Three for Carol Tyler
by LAURA JENT
FINALIST for the 2011 46er Prize
Let's talk about hospital blankets.
I could draw you one but it's just a blank page until
something else happens.
I love a little girl with too many names. She
is not "mine" the way other parents say it.
When my heart balked (the muscle, not the fictive thing
that houses love) at giving my veins blood,
she kept kicking at a lung. Her own heartbeat,
machined for my benefit and for the white coats,
seemed to me as I slipped in and out of this world:
happy, and so, I slipped away from her and happiness
but somehow returned.
Let's not call it a wound anymore, the place
they pulled my baby from my body before anyone breathed.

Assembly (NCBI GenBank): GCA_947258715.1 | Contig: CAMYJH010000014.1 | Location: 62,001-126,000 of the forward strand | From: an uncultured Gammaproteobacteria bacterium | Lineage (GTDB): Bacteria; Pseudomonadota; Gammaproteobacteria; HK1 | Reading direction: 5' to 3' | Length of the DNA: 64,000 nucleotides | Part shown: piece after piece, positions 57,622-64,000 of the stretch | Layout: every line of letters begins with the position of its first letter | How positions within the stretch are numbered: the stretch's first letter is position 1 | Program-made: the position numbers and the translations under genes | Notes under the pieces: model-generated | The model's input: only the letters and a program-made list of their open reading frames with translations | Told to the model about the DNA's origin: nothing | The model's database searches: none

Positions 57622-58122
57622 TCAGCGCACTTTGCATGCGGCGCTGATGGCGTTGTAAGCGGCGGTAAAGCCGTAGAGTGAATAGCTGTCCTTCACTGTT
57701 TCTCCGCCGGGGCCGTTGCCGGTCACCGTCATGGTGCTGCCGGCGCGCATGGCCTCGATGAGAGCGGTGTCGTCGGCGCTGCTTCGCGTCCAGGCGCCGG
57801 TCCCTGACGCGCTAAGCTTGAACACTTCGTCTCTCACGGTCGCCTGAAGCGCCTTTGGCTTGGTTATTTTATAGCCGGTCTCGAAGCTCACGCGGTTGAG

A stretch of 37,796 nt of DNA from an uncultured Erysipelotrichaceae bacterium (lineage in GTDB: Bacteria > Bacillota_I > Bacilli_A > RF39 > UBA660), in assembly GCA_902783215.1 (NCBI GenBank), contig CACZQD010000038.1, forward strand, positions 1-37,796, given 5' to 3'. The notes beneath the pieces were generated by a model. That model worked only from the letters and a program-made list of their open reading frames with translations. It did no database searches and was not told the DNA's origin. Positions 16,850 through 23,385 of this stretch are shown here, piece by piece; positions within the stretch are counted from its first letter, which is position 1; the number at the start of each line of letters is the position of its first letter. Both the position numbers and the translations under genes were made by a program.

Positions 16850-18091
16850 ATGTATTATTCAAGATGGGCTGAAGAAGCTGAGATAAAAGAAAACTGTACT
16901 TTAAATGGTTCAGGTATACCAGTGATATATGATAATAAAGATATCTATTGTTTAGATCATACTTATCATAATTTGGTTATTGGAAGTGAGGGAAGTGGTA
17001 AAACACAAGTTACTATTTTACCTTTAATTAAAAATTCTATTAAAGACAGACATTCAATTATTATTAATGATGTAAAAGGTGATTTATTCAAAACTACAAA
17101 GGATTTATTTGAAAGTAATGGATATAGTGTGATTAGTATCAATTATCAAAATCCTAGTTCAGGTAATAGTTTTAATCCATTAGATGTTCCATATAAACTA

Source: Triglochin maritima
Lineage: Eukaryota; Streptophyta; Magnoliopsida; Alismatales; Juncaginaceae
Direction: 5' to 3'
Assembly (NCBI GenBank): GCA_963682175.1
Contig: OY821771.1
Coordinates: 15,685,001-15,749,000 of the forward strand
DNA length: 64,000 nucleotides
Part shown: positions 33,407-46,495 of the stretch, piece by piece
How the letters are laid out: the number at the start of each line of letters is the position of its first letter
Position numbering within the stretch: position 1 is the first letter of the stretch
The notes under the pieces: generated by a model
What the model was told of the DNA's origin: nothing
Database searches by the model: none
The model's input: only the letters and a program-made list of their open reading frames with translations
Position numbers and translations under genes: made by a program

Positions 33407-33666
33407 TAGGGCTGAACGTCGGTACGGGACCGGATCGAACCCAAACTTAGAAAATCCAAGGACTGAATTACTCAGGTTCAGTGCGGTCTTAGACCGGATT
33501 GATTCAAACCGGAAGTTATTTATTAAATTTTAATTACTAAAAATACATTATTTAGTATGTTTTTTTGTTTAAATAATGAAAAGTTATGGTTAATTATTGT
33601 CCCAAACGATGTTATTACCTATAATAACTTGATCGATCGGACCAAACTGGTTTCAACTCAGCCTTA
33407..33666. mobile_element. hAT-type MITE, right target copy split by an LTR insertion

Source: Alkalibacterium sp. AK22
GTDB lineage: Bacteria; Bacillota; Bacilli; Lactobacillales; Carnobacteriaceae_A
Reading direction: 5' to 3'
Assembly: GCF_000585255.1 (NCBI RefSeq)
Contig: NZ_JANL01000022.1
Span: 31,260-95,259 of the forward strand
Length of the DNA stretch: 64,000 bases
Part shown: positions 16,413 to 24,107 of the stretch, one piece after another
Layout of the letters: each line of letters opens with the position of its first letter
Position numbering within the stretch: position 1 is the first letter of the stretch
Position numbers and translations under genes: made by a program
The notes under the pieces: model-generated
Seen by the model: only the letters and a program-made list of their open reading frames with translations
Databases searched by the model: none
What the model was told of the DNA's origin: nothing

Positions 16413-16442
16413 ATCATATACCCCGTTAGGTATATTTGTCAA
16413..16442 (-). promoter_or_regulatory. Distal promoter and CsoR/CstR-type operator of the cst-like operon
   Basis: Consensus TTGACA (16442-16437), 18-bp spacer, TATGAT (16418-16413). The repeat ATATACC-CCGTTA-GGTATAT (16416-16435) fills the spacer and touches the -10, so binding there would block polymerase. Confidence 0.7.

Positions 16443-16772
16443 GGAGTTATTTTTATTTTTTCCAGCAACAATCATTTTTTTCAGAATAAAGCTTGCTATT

Sure, it is scarred, and angry, and some days
it says it owns the rest of me and so maybe
the wound is my own parents, come to rest
their gray heads on my belly and cry. It is a fleshy frown,
the face of my people, beaten and down, but still
pink-lipped, still breathing. How do you shave
the faces of your ancestors who are dead?
LAURA JENT, 33, lives and writes in Durham, NC. Her work has been published in The Independent Weekly, ISM Magazine, and online at lodestarquarterly.com. In her time, none of which seems "spare", she mothers one, studies psychology, and does her best impersonation of a worker bee..